With the help of a 3-D printed hydrogel implant, researchers have demonstrated that they can restore leg movement in rats with severe spinal cord injuries (Nat. Med. 2019, DOI: 10.1038/s41591-018-0296-z). Using a fast, light-based printing technique, the team tailored the implants to precisely fit a cut or tear in a spinal cord, guiding nerve cells to grow across the injury site and reestablish neural connection.
About 17,700 people in the US suffer from spinal cord injuries every year. Surgery and therapy can restore some movement or sensation in affected parts of the body, but these injuries are usually permanent because damaged spinal nerves do not regenerate on their own.
Researchers have been trying to coax spinal nerves to regrow and connect through surgically grafted polymer implants. These devices can contain neural stem cells that eventually turn into neurons while also secreting molecules that stimulate the growth of the neurons already at the lesion site. The scaffolds then act like a bridge to direct the cells’ growth so that the two ends of the lesion reconnect.
The efforts are promising but progress has been slow. Part of the problem is that the cubical or tube-like scaffolds made so far are poor fits for the usually randomly shaped spinal lesions. This mismatch means the devices often fail to closely connect the two ends of a lesion. “It will be necessary to make the scaffold formfitting so it can contact the spinal cord intimately for the tissue to really integrate,” says Ann M. Parr, a neurosurgeon at the University of Minnesota, who was not involved in the new work.
A team of researchers at the University of California, San Diego, led by neuroscientists Jacob Koffler and Mark H. Tuszynski, and nanoengineer Shaochen Chen, made such a scaffold using a patented 3-D printing technique they developed. The method uses millions of microscopic mirrors to shine ultraviolet light onto a solution of photocurable polymers. Based on the pattern of the reflected light in the solution, the polymers solidify and form the desired 3-D shape. This technique produces complex structures and is much faster than conventional methods that deposit materials layer by layer.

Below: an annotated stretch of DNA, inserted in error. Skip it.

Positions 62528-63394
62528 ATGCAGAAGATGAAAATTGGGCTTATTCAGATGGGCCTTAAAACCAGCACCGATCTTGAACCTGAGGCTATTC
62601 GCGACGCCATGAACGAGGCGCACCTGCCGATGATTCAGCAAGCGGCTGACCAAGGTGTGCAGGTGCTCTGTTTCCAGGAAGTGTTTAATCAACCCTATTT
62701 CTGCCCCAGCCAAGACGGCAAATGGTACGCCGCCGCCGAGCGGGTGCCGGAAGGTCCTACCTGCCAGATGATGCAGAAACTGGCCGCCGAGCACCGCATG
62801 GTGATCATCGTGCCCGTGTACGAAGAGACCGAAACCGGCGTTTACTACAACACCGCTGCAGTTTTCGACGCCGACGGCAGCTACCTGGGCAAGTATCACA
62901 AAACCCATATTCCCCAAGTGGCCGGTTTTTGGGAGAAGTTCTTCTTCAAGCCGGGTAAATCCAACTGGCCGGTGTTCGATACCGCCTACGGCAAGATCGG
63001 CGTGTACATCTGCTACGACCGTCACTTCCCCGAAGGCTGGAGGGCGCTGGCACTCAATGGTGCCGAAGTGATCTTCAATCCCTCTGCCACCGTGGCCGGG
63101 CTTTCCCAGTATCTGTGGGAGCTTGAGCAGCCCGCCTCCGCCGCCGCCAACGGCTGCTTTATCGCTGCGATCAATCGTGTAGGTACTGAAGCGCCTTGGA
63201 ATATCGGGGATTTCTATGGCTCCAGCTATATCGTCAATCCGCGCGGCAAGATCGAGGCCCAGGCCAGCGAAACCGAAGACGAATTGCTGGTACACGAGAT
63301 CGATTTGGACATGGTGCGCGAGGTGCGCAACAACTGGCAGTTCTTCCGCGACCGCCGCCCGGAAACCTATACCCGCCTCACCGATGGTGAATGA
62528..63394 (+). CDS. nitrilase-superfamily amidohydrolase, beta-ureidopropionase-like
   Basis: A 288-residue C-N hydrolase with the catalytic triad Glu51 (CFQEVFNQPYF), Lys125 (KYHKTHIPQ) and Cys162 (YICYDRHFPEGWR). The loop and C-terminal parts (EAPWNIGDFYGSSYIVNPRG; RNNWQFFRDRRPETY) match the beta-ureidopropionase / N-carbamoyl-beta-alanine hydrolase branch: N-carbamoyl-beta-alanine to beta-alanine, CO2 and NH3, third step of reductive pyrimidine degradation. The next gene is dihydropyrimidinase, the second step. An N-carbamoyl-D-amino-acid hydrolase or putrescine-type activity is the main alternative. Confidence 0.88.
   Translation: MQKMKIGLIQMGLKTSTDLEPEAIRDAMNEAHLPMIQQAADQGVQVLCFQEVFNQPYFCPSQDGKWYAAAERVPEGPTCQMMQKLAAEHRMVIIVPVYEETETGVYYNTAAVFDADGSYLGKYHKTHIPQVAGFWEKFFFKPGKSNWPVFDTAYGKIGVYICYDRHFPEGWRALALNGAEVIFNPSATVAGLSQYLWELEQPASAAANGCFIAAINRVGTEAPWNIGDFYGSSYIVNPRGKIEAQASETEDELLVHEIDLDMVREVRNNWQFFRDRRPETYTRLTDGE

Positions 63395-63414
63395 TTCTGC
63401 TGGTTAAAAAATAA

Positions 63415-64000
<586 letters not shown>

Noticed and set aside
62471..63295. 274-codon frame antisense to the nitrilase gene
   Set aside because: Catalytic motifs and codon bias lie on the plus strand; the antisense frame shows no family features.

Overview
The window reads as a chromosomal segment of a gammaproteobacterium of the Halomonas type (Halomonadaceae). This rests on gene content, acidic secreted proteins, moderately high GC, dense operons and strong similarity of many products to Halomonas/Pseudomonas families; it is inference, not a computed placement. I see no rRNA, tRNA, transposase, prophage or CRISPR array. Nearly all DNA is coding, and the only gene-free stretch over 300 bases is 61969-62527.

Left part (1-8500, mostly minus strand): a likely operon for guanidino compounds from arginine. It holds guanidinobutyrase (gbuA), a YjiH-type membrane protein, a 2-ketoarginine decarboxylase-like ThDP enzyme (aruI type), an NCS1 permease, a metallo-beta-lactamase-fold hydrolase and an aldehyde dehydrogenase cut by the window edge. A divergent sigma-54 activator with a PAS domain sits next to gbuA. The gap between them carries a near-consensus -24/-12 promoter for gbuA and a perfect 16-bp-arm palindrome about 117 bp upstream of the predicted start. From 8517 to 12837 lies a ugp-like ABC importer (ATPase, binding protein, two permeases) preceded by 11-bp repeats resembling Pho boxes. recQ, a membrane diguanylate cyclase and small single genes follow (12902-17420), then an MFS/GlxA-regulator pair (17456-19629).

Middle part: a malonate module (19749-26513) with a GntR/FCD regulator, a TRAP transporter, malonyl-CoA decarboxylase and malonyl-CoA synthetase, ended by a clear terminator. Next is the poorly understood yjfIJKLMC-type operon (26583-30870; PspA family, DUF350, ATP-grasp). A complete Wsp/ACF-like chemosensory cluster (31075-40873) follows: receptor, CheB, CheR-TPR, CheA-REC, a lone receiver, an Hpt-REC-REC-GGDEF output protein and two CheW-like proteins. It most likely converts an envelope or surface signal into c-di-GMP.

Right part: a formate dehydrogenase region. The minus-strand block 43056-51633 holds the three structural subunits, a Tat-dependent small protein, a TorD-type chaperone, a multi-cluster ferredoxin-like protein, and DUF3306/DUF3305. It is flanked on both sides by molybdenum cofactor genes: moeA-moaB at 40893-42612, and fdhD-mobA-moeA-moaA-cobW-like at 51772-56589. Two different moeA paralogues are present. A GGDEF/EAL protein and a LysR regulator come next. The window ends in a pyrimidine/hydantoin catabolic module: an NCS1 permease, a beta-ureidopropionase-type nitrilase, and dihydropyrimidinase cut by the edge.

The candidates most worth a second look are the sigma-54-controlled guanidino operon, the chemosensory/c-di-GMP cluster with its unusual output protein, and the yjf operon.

To make the spinal implants, the researchers feed a digital model created from magnetic resonance imaging scans of a spinal cord injury into their printer, directing it to make a scaffold that matches the lesion. It takes the printer 1.6 seconds to print 2-mm-wide scaffolds for rats, whereas conventional 3-D printing takes half an hour. The scaffolds have a solid core surrounded by material with 200-µm-wide channels. The implants are made of polyethylene glycol and gelatin methacrylate. Nerve cells are picky about the materials they grow on, Chen says, but they “love to grow inside this material. They go straight inside the channels.”
To test the implants, the team split rats with severed spinal cords into three groups: one group received implants loaded with neural stem cells suspended in a cocktail of growth factor proteins, another got empty scaffolds, and the third received just stem cells. Six months later, animals with the cell-loaded implants were able to move their hind legs, while those in the other two groups could not.
Closer inspection of the rats’ spines showed that the native neurons’ axons—the thread-like parts of neurons through which they send electrical signals—grew into the microchannels, where they connected with the stem cells’ axons, which in turn connected with axons from neurons on the other side of the lesion. Axon growth was eight times greater in cell-loaded scaffolds compared with empty ones. And in rats that just got cell grafts, axons grew in all directions and did not always connect to those on the other end. The researchers are now testing the implants in monkeys, which more closely represent lesions seen in humans.
Michael C. McAlpine, a mechanical engineer at the University of Minnesota, calls this excellent work and something that could be used with other implant designs. He and Parr are also working on 3-D printed implants for spinal cord injury. They print cells directly into their scaffolds, which allows them to place various types of cells exactly where they are needed for growth in an implant. The UC San Diego team is “focusing on anatomical accuracy,” he says. “In the future maybe the two approaches could be combined for even better results.”